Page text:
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Case–case genome-wide association analysis shows markers differentially associated with schizophrenia and bipolar disorder and implicates calcium channel genes

Curtis, Davida; Vine, Anna E.a; McQuillin, Andrewb; Bass, Nicholas Jamesb; Pereira, Anab; Kandaswamy, Radhikab; Lawrence, Jacobb; Anjorin, Adebayob; Choudhury, Khalidb; Datta, Susmita R.b; Puri, Vinayb; Krasucki, Robertb; Pimm, Jonathanb; Thirumalai, Srinivasab; Quested, Digbyb; Gurling, Hugh M.D.b

doi: 10.1097/YPG.0b013e3283413382
Original Articles

Objective There are theoretical reasons why comparing marker allele frequencies between cases of different diseases, rather than with controls, may offer benefits. The samples may be better matched, especially for background risk factors common to both diseases. Genetic loci may also be detected which influence which of the two diseases occurs if common risk factors are present.

Method We used samples of UK bipolar and schizophrenic cases that had earlier been subject to genome-wide association studies and compared marker allele frequencies between the two samples. When these differed for a marker, we compared the case sample allele frequencies with those of a control sample.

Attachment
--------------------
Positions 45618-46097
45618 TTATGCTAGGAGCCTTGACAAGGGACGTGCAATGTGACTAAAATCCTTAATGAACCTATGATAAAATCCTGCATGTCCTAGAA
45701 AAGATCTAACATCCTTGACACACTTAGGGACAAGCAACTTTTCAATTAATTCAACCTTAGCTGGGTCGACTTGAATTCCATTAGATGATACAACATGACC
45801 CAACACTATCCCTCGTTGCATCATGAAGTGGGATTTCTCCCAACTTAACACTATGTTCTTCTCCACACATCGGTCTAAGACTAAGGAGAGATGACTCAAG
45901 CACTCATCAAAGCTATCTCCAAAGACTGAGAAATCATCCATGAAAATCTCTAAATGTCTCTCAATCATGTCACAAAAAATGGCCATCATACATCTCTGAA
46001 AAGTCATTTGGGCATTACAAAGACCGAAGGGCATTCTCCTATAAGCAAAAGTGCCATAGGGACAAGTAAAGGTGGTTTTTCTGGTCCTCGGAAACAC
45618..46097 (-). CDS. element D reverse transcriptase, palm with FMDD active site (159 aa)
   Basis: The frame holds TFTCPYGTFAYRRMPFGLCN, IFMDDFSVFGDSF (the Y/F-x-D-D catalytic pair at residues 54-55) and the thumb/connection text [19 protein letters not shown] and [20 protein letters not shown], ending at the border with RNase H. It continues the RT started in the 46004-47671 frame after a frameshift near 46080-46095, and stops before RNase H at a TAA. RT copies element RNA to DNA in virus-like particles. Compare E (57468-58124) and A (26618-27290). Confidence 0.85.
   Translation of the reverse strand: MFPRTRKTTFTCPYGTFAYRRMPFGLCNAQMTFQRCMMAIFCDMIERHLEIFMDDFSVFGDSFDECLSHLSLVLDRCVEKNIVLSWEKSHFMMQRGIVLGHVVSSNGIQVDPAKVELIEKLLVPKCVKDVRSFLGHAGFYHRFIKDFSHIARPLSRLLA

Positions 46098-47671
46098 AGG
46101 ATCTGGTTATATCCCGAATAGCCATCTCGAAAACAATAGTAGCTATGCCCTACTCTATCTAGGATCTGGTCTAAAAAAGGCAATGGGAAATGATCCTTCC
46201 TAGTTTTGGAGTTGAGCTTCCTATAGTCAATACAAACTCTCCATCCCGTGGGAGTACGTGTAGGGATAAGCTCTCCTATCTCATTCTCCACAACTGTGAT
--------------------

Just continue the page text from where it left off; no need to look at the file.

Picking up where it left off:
Results Eight markers were significant at P value of less than 10−5. Of these, the most interesting finding was for rs17645023, which was significant at P value of less than 10−6 and which lies 36 kb from CACNG5. Control allele frequencies for this marker were intermediate between those for bipolar and schizophrenic cases.

Conclusion The application of this approach suggests that it does have some merits. The finding for CACNG5, taken together with the earlier implication of CACNA1C and CACNA1B, strongly suggests a key role for voltage-dependent calcium channel genes in the susceptibility to bipolar disorder and/or schizophrenia.

aCentre for Psychiatry, Barts and the London School of Medicine and Dentistry

bDepartment of Mental Health Sciences, Molecular Psychiatry Laboratory, Windeyer Institute of Medical Sciences, University College London, London, UK

Correspondence to Professor David Curtis, MD, PhD, Adult Psychiatry, Royal London Hospital, London E11BB, UK Tel: +44 207 3777729; fax: +44 207 3777316; e-mail:

Received December 23, 2009

Accepted May 8, 2010

© 2011 Lippincott Williams & Wilkins, Inc.